טכניון מכון טכנולוגי לישראל
הטכניון מכון טכנולוגי לישראל - בית הספר ללימודי מוסמכים  
M.Sc Thesis
M.Sc StudentEiza Nasren
SubjectFas-Ligand high CD5 high expressing B cells: association
with increased viral load and autoimmunity in
patients with chronic hepatitis C virus
infection
DepartmentDepartment of Medicine
Supervisors ? 42? Elias Toubi
Clinical Professor Zahava Vadasz
Full Thesis textFull thesis text - English Version


Abstract

B regulatory cells (Breg) are recognized as a wide spectrum of B cells, characterized by various membrane markers, and by expressing or secreting inhibitory cytokines. Their main role is to maintain self-tolerance and to prevent autoimmune diseases. In recent years, attention is directed to a new subset of Breg cells characterized by expressing Fas-Ligand (FasL) and therefore is called "killer" B cells. They are CD5highFasLhigh and IL-10 producing B cells, and are reported to play role mainly in suppressing anti-viral and anti-tumor immune responses.

In this study, we try to characterize this subset of cells, namely, to assess their role in chronic hepatitis C virus (HCV) infection and to see if they possibly contribute to the increased viral load and persistence of HCV. In this case, primary and activated B cells were assessed, focusing on the difference between CD19?? and CD19?? cells. Next, we studied the potential of these killer B cells (CD5highFasLhigh) to induce CD4 and CD8 T cell apoptosis. We also asked to prove that killing of CD4 and CD8 T cells is FasL dependent and that increased FasL expression on these cells is in association with increased viral load and autoimmunity.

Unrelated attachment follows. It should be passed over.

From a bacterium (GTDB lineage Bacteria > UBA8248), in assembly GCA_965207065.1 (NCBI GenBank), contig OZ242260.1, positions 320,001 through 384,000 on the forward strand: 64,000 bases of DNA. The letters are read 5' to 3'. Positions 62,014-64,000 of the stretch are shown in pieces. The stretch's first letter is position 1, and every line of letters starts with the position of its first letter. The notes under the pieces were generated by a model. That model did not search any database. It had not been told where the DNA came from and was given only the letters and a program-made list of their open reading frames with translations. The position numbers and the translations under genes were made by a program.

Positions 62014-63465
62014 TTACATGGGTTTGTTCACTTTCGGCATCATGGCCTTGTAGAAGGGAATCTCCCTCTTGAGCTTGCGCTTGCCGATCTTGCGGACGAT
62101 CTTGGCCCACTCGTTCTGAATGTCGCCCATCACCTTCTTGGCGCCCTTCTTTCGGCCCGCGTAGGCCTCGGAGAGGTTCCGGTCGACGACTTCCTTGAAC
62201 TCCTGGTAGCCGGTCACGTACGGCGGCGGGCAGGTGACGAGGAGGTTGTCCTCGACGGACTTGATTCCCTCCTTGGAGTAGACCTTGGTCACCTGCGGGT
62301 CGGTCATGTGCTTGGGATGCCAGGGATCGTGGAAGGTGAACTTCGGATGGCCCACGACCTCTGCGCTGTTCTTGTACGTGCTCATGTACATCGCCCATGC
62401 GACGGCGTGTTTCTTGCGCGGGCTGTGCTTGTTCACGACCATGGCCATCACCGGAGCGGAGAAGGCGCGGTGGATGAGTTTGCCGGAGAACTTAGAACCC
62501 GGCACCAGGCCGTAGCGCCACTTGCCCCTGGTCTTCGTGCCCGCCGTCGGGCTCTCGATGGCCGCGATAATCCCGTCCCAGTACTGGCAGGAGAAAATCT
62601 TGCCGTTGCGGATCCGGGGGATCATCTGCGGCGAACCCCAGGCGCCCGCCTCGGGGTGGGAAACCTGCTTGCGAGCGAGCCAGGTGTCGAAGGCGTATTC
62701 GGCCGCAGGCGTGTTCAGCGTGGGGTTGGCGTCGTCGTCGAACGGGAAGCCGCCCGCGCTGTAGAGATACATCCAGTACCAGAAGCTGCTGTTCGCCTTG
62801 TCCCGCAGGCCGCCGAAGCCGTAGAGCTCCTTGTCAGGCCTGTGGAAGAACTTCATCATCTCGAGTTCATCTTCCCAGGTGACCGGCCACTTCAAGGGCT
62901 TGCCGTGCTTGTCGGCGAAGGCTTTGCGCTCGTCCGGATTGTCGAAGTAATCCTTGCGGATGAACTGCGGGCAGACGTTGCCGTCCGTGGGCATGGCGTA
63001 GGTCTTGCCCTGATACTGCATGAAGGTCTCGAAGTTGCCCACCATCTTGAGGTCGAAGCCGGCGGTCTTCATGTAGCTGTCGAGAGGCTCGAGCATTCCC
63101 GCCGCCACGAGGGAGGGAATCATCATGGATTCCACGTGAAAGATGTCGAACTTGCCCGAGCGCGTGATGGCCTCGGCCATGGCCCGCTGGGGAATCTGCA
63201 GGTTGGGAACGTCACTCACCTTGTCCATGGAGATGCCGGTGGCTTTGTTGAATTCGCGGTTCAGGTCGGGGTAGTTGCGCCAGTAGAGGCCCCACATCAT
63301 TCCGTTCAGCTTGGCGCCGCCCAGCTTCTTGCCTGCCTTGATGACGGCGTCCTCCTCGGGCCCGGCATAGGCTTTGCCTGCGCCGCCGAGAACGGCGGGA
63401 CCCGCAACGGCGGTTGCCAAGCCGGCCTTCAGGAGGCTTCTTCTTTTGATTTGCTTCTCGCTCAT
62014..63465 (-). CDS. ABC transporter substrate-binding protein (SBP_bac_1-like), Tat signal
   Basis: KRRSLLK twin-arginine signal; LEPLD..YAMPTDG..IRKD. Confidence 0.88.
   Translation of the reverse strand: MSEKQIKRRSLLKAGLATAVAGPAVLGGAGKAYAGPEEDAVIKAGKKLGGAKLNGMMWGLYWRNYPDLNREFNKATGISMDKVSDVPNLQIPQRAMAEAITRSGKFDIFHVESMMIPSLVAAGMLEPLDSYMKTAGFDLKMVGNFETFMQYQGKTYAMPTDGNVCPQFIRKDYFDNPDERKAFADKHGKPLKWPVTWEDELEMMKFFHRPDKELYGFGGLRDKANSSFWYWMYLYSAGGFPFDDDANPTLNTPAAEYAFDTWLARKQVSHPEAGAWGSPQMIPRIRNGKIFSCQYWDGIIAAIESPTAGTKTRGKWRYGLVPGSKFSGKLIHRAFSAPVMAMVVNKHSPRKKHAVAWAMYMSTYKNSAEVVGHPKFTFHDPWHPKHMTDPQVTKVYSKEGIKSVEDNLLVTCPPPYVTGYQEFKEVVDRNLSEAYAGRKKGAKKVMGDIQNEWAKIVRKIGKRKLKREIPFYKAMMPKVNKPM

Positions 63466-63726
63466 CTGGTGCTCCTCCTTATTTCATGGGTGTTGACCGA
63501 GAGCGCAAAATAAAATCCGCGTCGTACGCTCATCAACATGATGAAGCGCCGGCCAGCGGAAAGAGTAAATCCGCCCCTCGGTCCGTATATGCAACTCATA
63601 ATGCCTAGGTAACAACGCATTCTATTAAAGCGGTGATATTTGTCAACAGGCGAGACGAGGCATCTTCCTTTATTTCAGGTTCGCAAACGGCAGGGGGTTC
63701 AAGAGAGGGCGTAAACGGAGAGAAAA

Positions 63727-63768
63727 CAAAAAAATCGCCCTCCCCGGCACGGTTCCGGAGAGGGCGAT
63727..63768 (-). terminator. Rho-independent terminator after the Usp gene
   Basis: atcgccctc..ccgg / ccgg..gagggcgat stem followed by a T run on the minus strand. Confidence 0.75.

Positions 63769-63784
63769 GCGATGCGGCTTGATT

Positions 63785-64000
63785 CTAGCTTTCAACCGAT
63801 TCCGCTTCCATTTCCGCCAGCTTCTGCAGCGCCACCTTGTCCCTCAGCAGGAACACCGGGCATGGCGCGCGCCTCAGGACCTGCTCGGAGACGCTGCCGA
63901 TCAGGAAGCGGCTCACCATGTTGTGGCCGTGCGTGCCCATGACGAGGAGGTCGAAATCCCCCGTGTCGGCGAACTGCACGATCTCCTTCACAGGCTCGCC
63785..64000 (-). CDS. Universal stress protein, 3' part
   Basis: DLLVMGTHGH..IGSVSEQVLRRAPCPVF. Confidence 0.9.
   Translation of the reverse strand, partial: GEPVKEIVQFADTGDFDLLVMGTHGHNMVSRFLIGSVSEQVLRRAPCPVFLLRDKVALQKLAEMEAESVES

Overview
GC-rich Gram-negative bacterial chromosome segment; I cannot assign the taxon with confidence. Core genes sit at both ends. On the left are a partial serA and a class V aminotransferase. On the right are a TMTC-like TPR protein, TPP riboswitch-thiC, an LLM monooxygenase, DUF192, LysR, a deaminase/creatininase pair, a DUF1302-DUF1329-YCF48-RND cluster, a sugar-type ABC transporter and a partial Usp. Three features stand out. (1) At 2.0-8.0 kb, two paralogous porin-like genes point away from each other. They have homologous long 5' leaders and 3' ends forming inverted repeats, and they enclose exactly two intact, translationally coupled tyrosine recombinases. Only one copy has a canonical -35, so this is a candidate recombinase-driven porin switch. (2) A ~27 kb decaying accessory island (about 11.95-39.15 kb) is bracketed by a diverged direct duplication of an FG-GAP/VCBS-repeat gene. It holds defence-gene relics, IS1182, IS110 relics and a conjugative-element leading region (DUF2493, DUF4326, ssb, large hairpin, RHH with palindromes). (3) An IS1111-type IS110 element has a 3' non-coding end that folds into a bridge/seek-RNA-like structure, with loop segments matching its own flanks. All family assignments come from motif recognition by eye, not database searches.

Our main findings in this study are:

1. FasL expression on CD5high B cells is significantly increased in HCV infected patients compared to that in healthy individuals (28.06±6.71 MFI vs. 10.87±3.97 MFI, P<0.0001, respectively).

2. The FasLhiCD5hi expressing B cells is significantly higher in HCV infected patients compared to healthy individuals (44%±15.95% vs. 29.46%±12.58%, P <0.0001, respectively).

3. Killer B cells from HCV patients induce increased autologous CD4 T cell apoptosis when compared to that of healthy individuals (39.17%±7.18% vs. 25.92%±8.65%, p<0.0001, respectively). A similar increase was observed in CD8 T cell apoptosis (54.67%±15.49% vs. 21.07%±7.4%, p<0.0001, respectively).

4. We were able to show that the induction of apoptosis by killer B cells is FasL dependent by neutralizing this with monoclonal anti-FasL antibodies.

5. Increased expression of FasL on CD5high B cells is in positive correlation with increased viral load and the presence of autoantibodies- Anti-nuclear antibodies and Rheumatoid Factor in HCV (r=0.55, r=0.42, r=0.41, p<0.01, respectively).

This is the first study were "killer" B cells are found to play a pathogenic role in HCV. Together with other cytotoxic cells (cytotoxic T cells and CD4 effector T cells), they are involved in the ability of HCV to escape efficient immune responses and persist both in peripheral blood and in the liver.